Suppose for a second that all of your conditional statements were taken away. How, using the information sent from the HTML UI to the Client class can the selections be made without conditional statements? (Think about this for a moment.)

Think, pensez, pense, думайте, piense, 생각하십시오, denken Sie, 考えなさい, pensi, 认为, σκεφτείτε, , denk

Like all things that seem complex, the solution is pretty simple. (Aren’t they all once you know the answer.) Both classes were given the value of their class name in their respective radio button input tags. Likewise, the methods were given the value of their method names. With two radio button sets (request and method), only two values would be passed to the Client class. So all the Client had to do was to use the request string as a class name to instantiate an instance of the class, and employ the following built-in function:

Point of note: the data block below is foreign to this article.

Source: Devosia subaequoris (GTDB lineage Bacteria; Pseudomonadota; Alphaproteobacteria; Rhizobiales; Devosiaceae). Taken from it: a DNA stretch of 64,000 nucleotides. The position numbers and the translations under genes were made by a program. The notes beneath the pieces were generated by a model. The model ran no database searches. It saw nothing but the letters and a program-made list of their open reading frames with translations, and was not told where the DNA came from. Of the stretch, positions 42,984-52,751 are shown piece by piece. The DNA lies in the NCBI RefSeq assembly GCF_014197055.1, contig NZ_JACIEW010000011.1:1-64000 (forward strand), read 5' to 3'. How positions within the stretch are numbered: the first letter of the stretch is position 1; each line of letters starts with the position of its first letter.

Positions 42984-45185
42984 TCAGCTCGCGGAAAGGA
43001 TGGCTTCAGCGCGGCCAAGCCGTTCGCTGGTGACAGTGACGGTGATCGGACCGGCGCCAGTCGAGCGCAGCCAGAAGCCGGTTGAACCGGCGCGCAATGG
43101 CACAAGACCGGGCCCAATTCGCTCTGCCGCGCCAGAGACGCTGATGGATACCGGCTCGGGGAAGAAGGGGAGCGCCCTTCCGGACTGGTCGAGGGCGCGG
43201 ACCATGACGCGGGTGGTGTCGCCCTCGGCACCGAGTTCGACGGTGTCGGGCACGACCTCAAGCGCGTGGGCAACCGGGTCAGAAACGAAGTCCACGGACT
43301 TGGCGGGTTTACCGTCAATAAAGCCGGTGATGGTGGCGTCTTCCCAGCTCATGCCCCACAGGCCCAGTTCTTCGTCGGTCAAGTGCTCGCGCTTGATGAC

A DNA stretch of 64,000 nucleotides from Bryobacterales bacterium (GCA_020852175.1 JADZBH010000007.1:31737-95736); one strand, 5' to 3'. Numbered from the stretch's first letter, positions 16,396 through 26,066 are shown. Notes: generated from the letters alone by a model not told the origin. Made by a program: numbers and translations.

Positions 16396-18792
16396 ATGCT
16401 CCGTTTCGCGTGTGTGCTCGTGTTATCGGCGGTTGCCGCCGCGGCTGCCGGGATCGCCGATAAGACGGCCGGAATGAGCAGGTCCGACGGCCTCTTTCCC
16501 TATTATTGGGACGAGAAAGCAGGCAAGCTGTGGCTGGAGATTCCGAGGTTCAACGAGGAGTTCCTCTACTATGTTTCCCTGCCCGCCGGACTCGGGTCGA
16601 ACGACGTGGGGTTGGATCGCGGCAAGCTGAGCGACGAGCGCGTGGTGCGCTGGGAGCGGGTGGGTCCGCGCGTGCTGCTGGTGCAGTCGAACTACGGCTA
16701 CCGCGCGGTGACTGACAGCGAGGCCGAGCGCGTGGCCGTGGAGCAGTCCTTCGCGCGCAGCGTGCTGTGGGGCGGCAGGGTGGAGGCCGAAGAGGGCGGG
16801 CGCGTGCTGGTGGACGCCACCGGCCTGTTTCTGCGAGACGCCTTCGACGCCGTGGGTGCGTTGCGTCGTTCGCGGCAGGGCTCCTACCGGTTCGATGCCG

call_user_func(array(object, method));

That generates a request like the following:

$myObject->myMethod;

In other words, it acts just like any other request for a class method. By coordinating the Client with the HTML UI, that was possible without using a single conditional statement. In this next section, we’ll now look at the code.
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PHP Game Coding: SVG Movement

flashEncapsulating Movement

Any sane person would abandon PHP for JavaScript, Ajax, jQuery or some other client-side language that would work directly with Web-based SVG graphic elements and attributes. In doing so, though, it would give up on both the OOP capacity of PHP (lacking in these other languages) and low cost (no open socket server) inter-internet games (i.e., remote multiplayer games.)